Reported by Joel Grossbarth in The Rockland County Times
FLASHBACK: A triumphant Delhomme posed for this photo after winning the 2013 Spring Valley mayoral election. Shortly thereafter, he controversially acquired a 2014 Ford SUV without following the required competitive bidding process. A Supreme Court Judge ruled this week that Delhomme’s paycheck will be garnished to pay any damages to the village. (Photo by Aaron Moeller)
The self-proclaimed “King of Spring Valley” had a really bad week in the Rockland County Supreme Court.
It started when Village of Spring Valley Mayor Demeza Delhomme was ordered to repay the village for the purchase of a 2014 Ford vehicle, which a judge ruled the mayor bought in violation of a New York law requiring municipalities to seek competitive bidding.
Rockland County Supreme Court Justice Gerald Loehr held in Matter of Delhomme v. The Board of Trustees of the Village of Spring Valley that the Village Board of Trustees had a right to recoup the money the mayor spent in violation of New York General Municipal Law. He ruled this is “something which has already been determined by this Court and may not be relitigated by the Mayor.”
The court also ruled that the mayor’s salary of $115,000 per year can be garnished 10 percent per paycheck until the village is repaid in full. The cost of the vehicle was $47,487.50, which is the amount the trustees seek in damages.
Delhomme will have the opportunity to argue that the actual damages are lower than that amount. Those hearings continue Friday, February 10. The burden of proof is on Delhomme, Judge Loehr said.
If the latest legal fiasco isn’t enough, Acting Village Clerk Kathryn Ball sued the mayor and Village Board this week after the Village Board defunded the position of Village Clerk from the budget, effectively terminating Ms. Ball from her position. Ms. Ball claims that the unlawful withholding of two weeks pay was a “taking” without just compensation in violation of the United States and New York State constitutions. Ms. Ball also claims punitive damages for the unlawful termination and deprivation of rights.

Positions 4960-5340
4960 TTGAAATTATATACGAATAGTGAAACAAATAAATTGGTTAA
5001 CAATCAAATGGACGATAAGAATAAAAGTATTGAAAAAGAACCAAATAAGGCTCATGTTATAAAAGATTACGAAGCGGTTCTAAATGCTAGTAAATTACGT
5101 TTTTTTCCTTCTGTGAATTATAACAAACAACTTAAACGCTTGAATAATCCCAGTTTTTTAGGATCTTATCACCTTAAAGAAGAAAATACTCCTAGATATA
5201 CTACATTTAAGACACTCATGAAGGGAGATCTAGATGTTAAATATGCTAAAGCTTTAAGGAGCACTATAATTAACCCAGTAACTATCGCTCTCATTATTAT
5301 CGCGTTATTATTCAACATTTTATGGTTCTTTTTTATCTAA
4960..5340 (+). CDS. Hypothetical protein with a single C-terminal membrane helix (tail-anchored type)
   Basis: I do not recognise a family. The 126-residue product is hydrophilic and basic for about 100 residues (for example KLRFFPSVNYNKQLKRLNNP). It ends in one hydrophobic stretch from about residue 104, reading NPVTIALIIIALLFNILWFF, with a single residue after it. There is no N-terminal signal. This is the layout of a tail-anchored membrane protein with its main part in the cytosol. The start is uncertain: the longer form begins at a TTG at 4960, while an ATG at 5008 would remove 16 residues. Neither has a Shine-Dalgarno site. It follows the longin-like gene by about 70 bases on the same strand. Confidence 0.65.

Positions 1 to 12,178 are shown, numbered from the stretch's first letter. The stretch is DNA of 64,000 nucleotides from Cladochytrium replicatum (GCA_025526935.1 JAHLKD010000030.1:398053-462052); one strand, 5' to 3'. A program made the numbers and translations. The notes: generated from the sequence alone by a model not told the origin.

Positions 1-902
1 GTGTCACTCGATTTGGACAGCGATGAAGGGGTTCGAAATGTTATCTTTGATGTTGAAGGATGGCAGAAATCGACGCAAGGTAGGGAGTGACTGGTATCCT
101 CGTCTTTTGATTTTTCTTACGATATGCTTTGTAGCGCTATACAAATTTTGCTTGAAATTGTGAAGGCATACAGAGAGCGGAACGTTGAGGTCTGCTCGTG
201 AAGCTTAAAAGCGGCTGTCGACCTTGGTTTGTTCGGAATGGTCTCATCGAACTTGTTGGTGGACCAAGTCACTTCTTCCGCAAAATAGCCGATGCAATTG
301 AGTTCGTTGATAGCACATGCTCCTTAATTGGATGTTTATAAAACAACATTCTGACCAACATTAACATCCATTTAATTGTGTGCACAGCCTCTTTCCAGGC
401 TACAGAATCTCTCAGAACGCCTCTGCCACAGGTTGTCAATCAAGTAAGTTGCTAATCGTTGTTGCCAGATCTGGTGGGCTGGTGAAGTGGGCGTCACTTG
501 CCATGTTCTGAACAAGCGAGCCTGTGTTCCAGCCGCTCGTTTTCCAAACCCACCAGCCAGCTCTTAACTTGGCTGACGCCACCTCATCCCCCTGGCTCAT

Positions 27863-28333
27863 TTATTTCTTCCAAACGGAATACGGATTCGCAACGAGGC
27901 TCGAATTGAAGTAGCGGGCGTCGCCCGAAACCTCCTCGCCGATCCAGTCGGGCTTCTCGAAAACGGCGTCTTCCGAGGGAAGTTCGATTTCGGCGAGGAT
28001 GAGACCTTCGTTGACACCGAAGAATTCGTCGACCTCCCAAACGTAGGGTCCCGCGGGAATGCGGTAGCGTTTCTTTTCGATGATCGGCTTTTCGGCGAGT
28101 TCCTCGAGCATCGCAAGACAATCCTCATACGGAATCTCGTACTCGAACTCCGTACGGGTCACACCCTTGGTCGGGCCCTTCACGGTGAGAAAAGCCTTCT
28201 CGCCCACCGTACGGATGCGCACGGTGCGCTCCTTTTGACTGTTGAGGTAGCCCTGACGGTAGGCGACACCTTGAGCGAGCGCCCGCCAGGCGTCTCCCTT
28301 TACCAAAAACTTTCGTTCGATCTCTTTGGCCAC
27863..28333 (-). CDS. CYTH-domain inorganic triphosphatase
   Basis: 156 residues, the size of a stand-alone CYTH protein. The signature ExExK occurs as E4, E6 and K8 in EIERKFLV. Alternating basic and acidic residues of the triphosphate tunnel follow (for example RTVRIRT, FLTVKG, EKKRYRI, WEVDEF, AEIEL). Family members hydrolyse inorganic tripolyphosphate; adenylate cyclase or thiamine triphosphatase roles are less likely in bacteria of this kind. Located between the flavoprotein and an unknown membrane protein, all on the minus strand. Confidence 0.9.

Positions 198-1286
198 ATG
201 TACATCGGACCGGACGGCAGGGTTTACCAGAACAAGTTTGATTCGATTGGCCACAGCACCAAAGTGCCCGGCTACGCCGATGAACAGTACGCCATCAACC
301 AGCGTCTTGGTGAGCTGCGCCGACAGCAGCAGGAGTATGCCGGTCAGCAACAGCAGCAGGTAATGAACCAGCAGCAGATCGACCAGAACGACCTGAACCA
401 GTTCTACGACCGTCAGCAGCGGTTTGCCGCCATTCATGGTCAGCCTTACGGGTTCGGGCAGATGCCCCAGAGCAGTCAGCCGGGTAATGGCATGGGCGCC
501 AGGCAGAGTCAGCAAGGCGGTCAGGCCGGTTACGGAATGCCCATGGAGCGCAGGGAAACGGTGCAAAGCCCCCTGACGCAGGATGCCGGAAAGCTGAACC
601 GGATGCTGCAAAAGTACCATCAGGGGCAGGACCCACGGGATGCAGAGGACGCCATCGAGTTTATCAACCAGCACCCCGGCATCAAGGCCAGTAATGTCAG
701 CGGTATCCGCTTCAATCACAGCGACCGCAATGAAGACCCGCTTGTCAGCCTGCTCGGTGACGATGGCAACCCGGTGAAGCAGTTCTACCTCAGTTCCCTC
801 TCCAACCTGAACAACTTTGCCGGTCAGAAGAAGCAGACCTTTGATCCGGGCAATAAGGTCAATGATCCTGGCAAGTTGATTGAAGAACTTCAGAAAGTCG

In a related action, former Village Clerk Sherry Scott sued the village for backpay, claiming that since no permanent clerk was appointed after her termination in 2013, she legally occupies the position and is entitled to recoup the pay she was supposedly denied. After three years on the bench, Scott was rehired by the village and named deputy clerk in August 2016. She cites her rehire as evidence she has technically been the clerk all along, even though she did not work for about three years.
To top off the “only in Spring Valley” flavor of craziness for the week, the 2017 mayoral election looms and rumors are swirling that former Village Justice Alan Simon will be running for mayor in November. That is the same Simon who was stripped of his right to be a judge after a State Appeals Court panel ruled he abused power and mistreated colleagues in Spring Valley.